Leisure, Recreation And Distraction

The picture postcard soon became a part of the entertainment industry, a light hearted communication providing diversion and distraction for generations of Irish men and women, visitors and tourists. In its hey-day from 1890 to 1925 (pre radio and television) the public at large was ever keen for images of extraordinary events and happenings.

Royal visits to Ireland - King George 111 in 1903 and King George 1V in 1910 and again in 1911 - were popular topics for the postcard publisher. Writing to Master Archie Moore, Seafield, Easkey, Co. Sligo on 11 July 1911, his friend sends a postcard entitled 'Their Majesties crossing O'Connell Bridge on their return from the Garden Party' and asks -

'What do you think of the decorations of the beautiful street on the other side?'

At the opposite end of the spectrum, disasters, natural and man made, were always a popular topic for the postcard manufacturer. The flooding of central Belfast in September 1902 produced many postcards of streets under water. One such - 'Great Northern Terminus, Great Victoria Street' - shows a small boy in shorts wading across the street under the station clock which shows seven minutes past three exactly. A similar postcard published by Healy's of Dublin shows 'The Disasterous Floods at Bray, August 25th 1905 - Cottage near Dargle - Wall and Portion of Room carried away.'

Charles Russell, Royal Avenue, Belfast published postcards depicting the fatal airplane crash at the Balmoral Show in Belfast in September 1912; while the loss of the Belfast built Titanic in the same year produced a large number of remembrance postcards.

The public's appetite for entertainment was partly satiated by sporting postcards. Local and international sports were the subject of postcards by enterprising publishers.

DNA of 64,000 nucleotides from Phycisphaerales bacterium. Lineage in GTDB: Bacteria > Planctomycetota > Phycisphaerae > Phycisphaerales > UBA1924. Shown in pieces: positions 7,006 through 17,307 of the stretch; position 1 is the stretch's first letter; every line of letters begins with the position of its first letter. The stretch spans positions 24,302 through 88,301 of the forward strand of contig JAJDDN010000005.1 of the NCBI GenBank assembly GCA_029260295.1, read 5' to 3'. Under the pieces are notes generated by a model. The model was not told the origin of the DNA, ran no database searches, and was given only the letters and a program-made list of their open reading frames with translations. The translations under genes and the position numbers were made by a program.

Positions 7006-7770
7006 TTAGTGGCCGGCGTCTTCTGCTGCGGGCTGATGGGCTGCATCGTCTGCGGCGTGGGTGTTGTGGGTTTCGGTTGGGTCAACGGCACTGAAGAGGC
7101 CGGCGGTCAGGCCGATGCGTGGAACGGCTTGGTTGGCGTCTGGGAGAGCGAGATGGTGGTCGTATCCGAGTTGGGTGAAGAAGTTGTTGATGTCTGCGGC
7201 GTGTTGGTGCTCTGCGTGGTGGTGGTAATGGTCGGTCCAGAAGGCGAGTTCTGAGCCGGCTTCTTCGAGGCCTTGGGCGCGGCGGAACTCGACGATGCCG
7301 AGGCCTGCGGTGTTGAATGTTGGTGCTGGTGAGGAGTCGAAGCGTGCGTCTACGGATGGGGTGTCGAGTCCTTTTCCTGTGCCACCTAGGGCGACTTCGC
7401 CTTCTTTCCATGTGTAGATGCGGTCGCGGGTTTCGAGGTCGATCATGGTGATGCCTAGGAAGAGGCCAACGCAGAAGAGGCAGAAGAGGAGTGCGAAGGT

The Irish rugby team have featured as subjects since the early 1900's; and these cards often contain useful information. In 1912 South Africa beat Ireland 38 points to nil, and a year later England beat Ireland 16 points to 4 points. In 1914 Ireland registered a victory over Scotland by 6 points to nil at Lansdowne Road. In the same year a postcard was published recording the winning of the county championship by Cornafean 'Naoim Fionnain' Gaelic football team . Given the number of players named O'Reilly it is safe to assume that the team were Cavan champions. Lacross and soccer teams also featured in early postcards; and later motorcar, motorbike and horse racing also featured.

Exhibitions, shows and fairs were popular themes for the postcard publisher. The Cork Exhibition of 1902 and the Irish International Exhibition in Dublin in 1907 produced many informative postcards. These show the extent of the exhibits and the entertainment provided for those that attended - The Concert Hall, The Helter Skelter, The Art Gallery, The Somali Village, The Palace of Industries, and The Water Shute. The Dublin Horse Show since 1905 has also been a popular subject.

Humour, romance, beautiful ladies, greetings cards, Easter cards and speciality cards all catered to the postcard collecting mania. One speciality card depicting Muckross Abbey, Killarney, Co. Kerry was published by the Irish Paper Agency, Dublin in 1907 on paper made from turf, and bears the legend -
'This card is made from the soil of Old Ireland.'

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